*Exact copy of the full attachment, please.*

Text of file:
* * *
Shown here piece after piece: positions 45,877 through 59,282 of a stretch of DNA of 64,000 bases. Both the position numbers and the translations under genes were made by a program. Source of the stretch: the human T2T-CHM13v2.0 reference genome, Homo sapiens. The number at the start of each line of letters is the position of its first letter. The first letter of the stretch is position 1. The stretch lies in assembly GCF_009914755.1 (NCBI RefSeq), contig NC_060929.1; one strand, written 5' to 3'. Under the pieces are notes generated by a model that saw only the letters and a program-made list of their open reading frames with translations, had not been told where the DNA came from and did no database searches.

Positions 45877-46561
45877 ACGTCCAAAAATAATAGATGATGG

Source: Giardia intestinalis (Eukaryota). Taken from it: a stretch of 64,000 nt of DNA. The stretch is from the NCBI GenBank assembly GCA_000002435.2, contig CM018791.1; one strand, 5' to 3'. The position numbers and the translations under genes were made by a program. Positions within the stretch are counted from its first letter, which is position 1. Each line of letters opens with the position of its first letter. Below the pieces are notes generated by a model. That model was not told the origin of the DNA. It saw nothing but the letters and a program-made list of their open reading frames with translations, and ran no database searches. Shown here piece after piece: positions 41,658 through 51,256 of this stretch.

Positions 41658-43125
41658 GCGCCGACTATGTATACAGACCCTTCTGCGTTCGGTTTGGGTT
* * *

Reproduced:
Shown here piece after piece: positions 45,877 through 59,282 of a stretch of DNA of 64,000 bases. Both the position numbers and the translations under genes were made by a program. Source of the stretch: the human T2T-CHM13v2.0 reference genome, Homo sapiens. The number at the start of each line of letters is the position of its first letter. The first letter of the stretch is position 1. The stretch lies in assembly GCF_009914755.1 (NCBI RefSeq), contig NC_060929.1; one strand, written 5' to 3'. Under the pieces are notes generated by a model that saw only the letters and a program-made list of their open reading frames with translations, had not been told where the DNA came from and did no database searches.

Positions 45877-46561
45877 ACGTCCAAAAATAATAGATGATGG

Source: Giardia intestinalis (Eukaryota). Taken from it: a stretch of 64,000 nt of DNA. The stretch is from the NCBI GenBank assembly GCA_000002435.2, contig CM018791.1; one strand, 5' to 3'. The position numbers and the translations under genes were made by a program. Positions within the stretch are counted from its first letter, which is position 1. Each line of letters opens with the position of its first letter. Below the pieces are notes generated by a model. That model was not told the origin of the DNA. It saw nothing but the letters and a program-made list of their open reading frames with translations, and ran no database searches. Shown here piece after piece: positions 41,658 through 51,256 of this stretch.

Positions 41658-43125
41658 GCGCCGACTATGTATACAGACCCTTCTGCGTTCGGTTTGGGTT